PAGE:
BBC NEWS Americas Africa Europe Middle East South Asia Asia Pacific Somali Swahili French Great Lakes Hausa Portugeuse
BBCi NEWS   SPORT   WEATHER   WORLD SERVICE   A-Z INDEX     

BBC News World Edition
 You are in: Africa  
News Front Page
Africa
Americas
Asia-Pacific
Europe
Middle East
South Asia
UK
Business
Entertainment
Science/Nature
Technology
Health
-------------
Talking Point
-------------
Country Profiles
In Depth
-------------
Programmes
-------------
BBC Sport
BBC Weather
SERVICES
-------------
LANGUAGES
EDITIONS
Saturday, 25 May, 2002, 19:06 GMT 20:06 UK
'Massacre' in DR Congo
Boats on the River Congo in Kisangani
Decapitated bodies were pulled from Kisangani's rivers

Human rights activists say more than 200 people have been killed by special death squads sent to the Congolese city of Kisangani, following the seizure of the main radio station by self-declared army mutineers last week.

Eyewitnesses told the BBC that many of the dead were innocent civilians, while the rest are policemen and army officers.

The Rwandan backed-rebel authorities who control Kisangani claim a much smaller number died and that the mutiny was organised by the government in Kinshasa.

The people of Kisangani are in mourning, many are in hiding, and people are asking themselves what provoked the horrific reprisals which followed last week's alleged army mutiny.

Mass graves

Speaking on condition of anonymity, aid workers described the gruesome task of pulling up to 150 decapitated and disembowelled bodies out of the town's rivers.

And people from one of the poorest districts, Mangobo, told of how a squad of drunk Rwandan and Congolese rebel fighters fired indiscriminately into their homes, killing about 40 innocent people.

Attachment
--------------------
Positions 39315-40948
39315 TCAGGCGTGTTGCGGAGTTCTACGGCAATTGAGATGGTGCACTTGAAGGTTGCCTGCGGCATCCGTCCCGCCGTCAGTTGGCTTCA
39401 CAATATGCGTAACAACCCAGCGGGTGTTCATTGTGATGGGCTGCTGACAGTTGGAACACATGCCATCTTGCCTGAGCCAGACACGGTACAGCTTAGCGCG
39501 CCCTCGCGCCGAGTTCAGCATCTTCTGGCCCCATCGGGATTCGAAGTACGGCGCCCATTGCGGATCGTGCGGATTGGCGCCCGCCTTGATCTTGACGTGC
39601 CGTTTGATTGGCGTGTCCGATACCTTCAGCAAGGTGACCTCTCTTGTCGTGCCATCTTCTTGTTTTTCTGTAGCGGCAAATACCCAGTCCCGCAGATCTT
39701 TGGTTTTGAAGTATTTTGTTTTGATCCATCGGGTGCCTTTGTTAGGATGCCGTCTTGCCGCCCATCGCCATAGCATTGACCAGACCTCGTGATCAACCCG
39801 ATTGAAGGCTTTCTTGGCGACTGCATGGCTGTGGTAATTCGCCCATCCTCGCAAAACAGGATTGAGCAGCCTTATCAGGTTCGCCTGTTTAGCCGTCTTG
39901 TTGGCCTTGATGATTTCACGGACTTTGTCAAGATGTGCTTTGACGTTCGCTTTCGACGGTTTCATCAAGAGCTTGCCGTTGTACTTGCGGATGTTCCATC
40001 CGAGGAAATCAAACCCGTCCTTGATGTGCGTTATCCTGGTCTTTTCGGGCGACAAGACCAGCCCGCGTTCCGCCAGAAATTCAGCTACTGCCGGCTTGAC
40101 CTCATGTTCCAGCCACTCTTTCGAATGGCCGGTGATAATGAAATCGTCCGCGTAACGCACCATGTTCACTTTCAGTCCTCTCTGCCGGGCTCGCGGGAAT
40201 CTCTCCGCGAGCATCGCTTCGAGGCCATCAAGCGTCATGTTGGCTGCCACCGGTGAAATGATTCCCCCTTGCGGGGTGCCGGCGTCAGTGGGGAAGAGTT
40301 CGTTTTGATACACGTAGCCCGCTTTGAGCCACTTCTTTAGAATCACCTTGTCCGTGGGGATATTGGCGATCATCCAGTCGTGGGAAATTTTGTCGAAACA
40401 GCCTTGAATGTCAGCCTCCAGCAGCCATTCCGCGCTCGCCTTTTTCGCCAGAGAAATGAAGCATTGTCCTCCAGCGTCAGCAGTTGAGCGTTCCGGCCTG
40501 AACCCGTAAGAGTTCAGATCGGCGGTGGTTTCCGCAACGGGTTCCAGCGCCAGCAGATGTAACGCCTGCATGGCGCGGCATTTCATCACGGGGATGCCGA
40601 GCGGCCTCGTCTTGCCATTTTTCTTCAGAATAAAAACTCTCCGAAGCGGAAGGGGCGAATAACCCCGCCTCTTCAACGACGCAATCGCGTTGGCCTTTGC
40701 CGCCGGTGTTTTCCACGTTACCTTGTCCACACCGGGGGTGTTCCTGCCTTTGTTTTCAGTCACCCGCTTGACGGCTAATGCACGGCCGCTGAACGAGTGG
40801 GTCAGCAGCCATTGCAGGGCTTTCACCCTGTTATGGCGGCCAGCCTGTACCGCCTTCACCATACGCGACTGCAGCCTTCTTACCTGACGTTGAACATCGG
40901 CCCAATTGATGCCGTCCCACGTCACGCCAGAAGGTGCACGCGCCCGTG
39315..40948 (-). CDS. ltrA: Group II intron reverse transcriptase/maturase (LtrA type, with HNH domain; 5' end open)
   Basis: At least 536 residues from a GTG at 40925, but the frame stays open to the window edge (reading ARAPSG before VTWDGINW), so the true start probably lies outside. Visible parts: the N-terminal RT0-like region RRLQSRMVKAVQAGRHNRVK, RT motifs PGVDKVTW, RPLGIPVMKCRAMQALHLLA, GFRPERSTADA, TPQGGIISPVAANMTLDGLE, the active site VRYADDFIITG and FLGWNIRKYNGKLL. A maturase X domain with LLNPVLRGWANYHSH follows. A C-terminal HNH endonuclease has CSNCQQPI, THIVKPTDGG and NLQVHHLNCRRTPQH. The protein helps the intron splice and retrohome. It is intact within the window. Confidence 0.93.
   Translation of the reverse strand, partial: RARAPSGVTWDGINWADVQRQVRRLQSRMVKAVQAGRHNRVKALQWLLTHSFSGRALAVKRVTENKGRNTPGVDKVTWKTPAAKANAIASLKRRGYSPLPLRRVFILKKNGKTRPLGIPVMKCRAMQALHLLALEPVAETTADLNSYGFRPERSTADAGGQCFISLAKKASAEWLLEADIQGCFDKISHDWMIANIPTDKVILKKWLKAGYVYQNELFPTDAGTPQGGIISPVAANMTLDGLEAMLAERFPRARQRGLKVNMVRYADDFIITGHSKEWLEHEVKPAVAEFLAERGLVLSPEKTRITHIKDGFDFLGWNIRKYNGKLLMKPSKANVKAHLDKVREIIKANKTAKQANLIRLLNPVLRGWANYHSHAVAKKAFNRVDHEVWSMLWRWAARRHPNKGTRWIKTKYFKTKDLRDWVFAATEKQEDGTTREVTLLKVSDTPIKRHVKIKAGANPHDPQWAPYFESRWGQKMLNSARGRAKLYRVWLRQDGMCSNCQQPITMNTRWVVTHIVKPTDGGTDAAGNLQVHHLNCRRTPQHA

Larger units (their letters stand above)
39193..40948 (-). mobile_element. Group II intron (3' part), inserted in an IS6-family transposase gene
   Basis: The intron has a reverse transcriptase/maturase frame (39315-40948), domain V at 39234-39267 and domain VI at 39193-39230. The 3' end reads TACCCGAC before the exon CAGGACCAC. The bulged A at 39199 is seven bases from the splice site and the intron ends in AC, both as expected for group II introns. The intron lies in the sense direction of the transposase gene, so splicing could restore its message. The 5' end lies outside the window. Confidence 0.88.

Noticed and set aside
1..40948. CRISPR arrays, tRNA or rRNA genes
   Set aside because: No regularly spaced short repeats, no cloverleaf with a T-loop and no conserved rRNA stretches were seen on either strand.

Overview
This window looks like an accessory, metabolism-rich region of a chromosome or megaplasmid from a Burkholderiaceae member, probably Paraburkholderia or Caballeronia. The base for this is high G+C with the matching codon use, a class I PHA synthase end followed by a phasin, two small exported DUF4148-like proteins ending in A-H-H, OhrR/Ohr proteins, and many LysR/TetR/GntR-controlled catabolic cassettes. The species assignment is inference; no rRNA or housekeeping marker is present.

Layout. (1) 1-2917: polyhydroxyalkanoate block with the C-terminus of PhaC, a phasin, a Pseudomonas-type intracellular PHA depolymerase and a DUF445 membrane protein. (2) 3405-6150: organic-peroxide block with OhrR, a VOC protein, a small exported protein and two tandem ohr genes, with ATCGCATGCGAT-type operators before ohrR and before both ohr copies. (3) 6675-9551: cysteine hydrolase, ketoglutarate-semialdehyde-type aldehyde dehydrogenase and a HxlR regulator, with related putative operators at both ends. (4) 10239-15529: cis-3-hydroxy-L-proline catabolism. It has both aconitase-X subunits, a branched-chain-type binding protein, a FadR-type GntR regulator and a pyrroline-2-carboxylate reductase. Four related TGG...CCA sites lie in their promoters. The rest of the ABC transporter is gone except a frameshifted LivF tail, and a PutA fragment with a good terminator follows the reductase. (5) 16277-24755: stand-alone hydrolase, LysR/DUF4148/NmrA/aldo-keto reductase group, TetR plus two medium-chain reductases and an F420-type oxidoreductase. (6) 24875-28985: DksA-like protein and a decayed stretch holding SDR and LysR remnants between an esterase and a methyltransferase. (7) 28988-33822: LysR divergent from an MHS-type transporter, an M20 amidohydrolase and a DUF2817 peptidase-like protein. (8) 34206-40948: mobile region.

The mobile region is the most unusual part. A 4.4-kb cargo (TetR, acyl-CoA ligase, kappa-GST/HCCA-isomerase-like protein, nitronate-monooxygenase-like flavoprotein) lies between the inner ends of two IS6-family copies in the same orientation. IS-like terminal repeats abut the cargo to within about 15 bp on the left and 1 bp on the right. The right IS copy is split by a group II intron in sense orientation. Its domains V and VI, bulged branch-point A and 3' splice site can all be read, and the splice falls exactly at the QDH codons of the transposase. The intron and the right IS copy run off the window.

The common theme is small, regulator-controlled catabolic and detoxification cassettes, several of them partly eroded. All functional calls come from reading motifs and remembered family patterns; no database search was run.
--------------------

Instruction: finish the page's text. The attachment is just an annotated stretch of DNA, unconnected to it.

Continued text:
Airport workers claim more bodies and two fresh mass graves can be found just beyond the airport runway.

Human rights workers are seeking refuge with international organisations, too scared to sleep in their own beds.

The governor of the city has blamed them for provoking the mutiny, while hardly any policemen are to be seen on the quiet and tense streets of the city.

'Death squad'

United Nations staff, independent journalists and human rights activists say the police and army officers were the main victims of the reprisals.

Kisangani
Kisangani has already been ravaged by the civil war

Their mutilated bodies are still floating to the surface of the two rivers which pass through Kisangani.

The killers - said by eyewitnesses to be a death squad known as the Amazulu - had hoped the waters had washed the bodies and the evidence of their actions safely out of Kisangani.

Coup 'staged'

Their reprisals followed the seizure of the city's radio station by a small group of soldiers on the morning of 14 May.

They had claimed to be mutineers and called on the civilian population to kill any Rwandans they could find.

More than 1,000 people rallied to their call and five people were murdered.

But two hours later the mutineers disappeared without a fight, prompting most people in the city to claim it was a staged operation to flush out disloyal soldiers and policemen and justify the campaign of terror which followed and is still going on.

The rebel authorities say only 39 people were killed and that the mutiny was organised by the Kinshasa government.

 WATCH/LISTEN
 ON THIS STORY
The BBC's Mark Dummett
"People were called out to kill"
Father Guy Verheagen, Jesuit Priest, Focus on Africa
"A pick-up drove through the parish and periodically they were machine-gunning people"

Key stories

Background

TALKING POINT
See also:

24 May 02 | Africa
21 May 02 | Africa
17 May 02 | Africa
15 May 02 | Africa
Internet links:


The BBC is not responsible for the content of external internet sites

Links to more Africa stories are at the foot of the page.



Links to more Africa stories

© BBC ^^ Back to top

News Front Page | Africa | Americas | Asia-Pacific | Europe | Middle East |
South Asia | UK | Business | Entertainment | Science/Nature |
Technology | Health | Talking Point | Country Profiles | In Depth |
Programmes